Maine State Police officers load marijuana plants July 21, 2020, into a shipping container on a truck behind Narrow Gauge Distributors in Farmington. Daryn Slover/Sun Journal file

BANGOR — A former Franklin County assistant district attorney pleaded guilty Tuesday in federal court to tampering with documents in connection with an illegal marijuana distribution and money laundering scheme in that county.

Kayla Alves, 36, of Farmington was named last year as one of a dozen defendants in the alleged conspiracy and charged with two federal crimes, but was never indicted.

Early in February, Alves reached a plea agreement with federal prosecutors in which she would plead guilty to one count of tampering with documents, a charge punishable by up to 20 years in prison and maximum fine of $250,000.

A hearing on that plea was held Tuesday in U.S. District Court.

Under the terms of her plea agreement, federal prosecutors will recommend she be sentenced to no more than six months in prison.

Walter McKee, Alves’ attorney, will argue that she serve no time behind bars.


“Kayla pled guilty to what she did: She heard that (former Franklin County Sheriff’s Deputy Bradley) Scovil, her neighbor, might be being investigated by ‘the feds’ and she told Scovil that,” McKee said Tuesday.

“She realized quickly that she should not have even passed this along and deleted her text messages that said that.”

McKee said Alves wasn’t involved in the alleged marijuana conspiracy.

“It is important to remember that this is the sum total of what Kayla was charged with and pled guilty to. She had zero knowledge of the conspiracy here, and was led to believe that what Scovil was doing was above board,” McKee said.

“Kayla feels terrible that she got involved with any of this, even in this small way. But she is a strong person — she’s a single mother of three boys and (is) an Army veteran — and she will get through this.”

Alves served six years in the U.S. Army, including an overseas deployment in Iraq, achieving the rank of sergeant.


She worked as a prosecutor in Franklin County for two years.

No sentencing date has been set. She remains free on her own recognizance.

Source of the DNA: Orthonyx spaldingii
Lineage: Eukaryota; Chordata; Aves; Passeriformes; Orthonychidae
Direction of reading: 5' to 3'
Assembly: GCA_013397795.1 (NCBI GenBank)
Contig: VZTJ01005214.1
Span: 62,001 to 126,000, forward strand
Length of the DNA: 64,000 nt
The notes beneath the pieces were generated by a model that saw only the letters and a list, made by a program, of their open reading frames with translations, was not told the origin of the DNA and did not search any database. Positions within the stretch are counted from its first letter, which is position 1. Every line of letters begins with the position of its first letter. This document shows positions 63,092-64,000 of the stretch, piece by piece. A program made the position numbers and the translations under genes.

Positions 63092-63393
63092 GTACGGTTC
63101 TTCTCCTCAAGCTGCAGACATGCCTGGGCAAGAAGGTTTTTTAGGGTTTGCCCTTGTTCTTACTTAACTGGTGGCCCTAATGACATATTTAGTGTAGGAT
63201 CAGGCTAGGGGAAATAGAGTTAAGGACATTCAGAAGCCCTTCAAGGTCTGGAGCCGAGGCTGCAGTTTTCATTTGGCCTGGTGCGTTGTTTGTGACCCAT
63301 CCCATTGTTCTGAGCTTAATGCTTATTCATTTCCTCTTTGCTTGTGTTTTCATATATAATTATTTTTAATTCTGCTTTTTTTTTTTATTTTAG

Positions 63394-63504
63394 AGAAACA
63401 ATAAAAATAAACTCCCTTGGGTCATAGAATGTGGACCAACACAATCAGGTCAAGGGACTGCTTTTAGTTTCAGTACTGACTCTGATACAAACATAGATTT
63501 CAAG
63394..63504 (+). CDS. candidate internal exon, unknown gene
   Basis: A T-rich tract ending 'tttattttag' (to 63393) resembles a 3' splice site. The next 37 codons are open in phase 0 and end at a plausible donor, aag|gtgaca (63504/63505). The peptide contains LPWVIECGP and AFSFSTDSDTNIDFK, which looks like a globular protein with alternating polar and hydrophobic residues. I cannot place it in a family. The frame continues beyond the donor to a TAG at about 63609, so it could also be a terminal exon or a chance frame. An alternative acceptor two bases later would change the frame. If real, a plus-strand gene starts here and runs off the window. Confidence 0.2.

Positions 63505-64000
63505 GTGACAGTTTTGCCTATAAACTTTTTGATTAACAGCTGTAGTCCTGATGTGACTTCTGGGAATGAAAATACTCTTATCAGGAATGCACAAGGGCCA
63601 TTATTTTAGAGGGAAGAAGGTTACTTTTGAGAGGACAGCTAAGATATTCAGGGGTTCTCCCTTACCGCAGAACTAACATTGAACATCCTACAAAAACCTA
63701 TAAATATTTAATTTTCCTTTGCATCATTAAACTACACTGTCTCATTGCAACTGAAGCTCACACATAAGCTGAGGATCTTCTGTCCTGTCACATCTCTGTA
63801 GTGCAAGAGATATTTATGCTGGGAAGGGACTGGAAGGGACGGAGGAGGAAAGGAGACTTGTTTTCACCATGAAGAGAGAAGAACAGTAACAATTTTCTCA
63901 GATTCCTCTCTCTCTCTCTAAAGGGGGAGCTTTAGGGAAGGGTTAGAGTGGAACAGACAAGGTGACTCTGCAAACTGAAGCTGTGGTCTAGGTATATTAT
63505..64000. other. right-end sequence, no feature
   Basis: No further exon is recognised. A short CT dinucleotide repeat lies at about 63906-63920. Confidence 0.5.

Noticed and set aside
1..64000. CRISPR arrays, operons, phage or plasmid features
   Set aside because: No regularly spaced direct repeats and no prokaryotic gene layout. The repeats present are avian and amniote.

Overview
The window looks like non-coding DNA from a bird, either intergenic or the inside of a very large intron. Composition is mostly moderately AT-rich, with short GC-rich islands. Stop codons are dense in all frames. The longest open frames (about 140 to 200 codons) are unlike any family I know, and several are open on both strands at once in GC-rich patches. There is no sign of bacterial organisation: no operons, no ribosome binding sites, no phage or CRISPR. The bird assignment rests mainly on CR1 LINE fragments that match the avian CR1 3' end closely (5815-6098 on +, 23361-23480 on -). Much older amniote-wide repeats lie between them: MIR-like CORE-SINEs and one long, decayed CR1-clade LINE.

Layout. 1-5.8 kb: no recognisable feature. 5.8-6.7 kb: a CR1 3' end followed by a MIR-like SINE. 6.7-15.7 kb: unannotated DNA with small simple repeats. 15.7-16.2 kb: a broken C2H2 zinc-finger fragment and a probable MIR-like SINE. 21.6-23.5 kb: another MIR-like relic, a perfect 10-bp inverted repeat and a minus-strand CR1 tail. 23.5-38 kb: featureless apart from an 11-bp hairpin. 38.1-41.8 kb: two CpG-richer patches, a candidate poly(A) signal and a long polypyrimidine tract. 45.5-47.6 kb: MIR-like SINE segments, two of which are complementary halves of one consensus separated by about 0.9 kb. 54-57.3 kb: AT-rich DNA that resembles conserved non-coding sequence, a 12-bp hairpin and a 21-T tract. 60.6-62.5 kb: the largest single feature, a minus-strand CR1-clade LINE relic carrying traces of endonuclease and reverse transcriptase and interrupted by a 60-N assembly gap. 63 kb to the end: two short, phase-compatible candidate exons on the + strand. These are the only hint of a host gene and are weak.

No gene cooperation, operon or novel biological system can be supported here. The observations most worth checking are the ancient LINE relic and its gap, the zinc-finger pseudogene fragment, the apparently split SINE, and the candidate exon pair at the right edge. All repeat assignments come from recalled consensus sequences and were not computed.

After her sentencing, Alves will be required to report to the Maine Board of Overseers of the Bar, which will determine her status as a licensed attorney in this state, McKee said.

Federal prosecutors said that in November 2019, Scovil, Alves’ colleague and next-door neighbor, left his job as a deputy to work for Lucas Sirois.

“Scovil falsely informed Alves that he and Sirois, among others, worked to manufacture and distribute CBD products. In reality, Scovil was a partner in Sirois’s illegal marijuana business,” according to court documents filed by Assistant U.S. Attorney Noah Falk.

Starting at least in April 2020, Scovil “repeatedly asked Alves to use her position in order to learn whether Scovil and his colleagues were under criminal investigation,” Falk wrote.


On about April 8, 2020, Scovil sent a text message to Alves stating, in part: “Would you know if I was being investigated by mdea or the state? I had someone follow me today from work, to the car wash, to the bank, and then back to work. It was a state vehicle because the plate didn’t come back on file…” Falk wrote, adding that during that time, Scovil and Alves stayed in communication through, among other means, electronic text messages.

MDEA is the Maine Drug Enforcement Agency.

Falk wrote in court documents that Alves responded to Scovil’s text, in part, “I wouldn’t have any idea if you’re being investigated, especially now since I’m working from home. If I hear anything I’ll let you know.”

“On about July 8, 2020, at Scovil’s urging, Alves learned through her position at the District Attorney’s office that Sirois was under investigation and informed Scovil of the same,” Falk wrote.

On about July 21, 2020, the FBI interviewed Alves and she acknowledged she had informed Scovil of the FBI’s investigation into Sirois, Falk wrote.

After that interview, “Alves deleted her text message conversation with Scovil from her cellular phone in order to frustrate the FBI’s investigation into her misconduct (e.g., that she had tipped off Scovil to the existence of an investigation into the Sirois organization),” Falk wrote.

“On about July 22, 2020, the FBI seized Alves’s phone pursuant to a judicially authorized search warrant. When it was searched, the FBI learned that the text message conversation between Alves and Scovil had been deleted.”

Lucas Sirois, 41, of Farmington is alleged to have been the leader of the criminal organization, according to the U.S. Attorney’s Office. He and his co-conspirators are accused of realizing in excess of $13 million over six years through the illicit sale of marijuana. Sirois is said to have structured operations to appear as though they complied with Maine’s medical marijuana regime while he regularly sold bulk marijuana on the illicit market, including $1 million worth of marijuana for out-of-state distribution between 2018 and 2019.

Among others indicted in the alleged scheme were Sirois’ wife, his father, a former Rangeley selectman, two former Franklin County Sheriff’s deputies and a former Wilton police officer.

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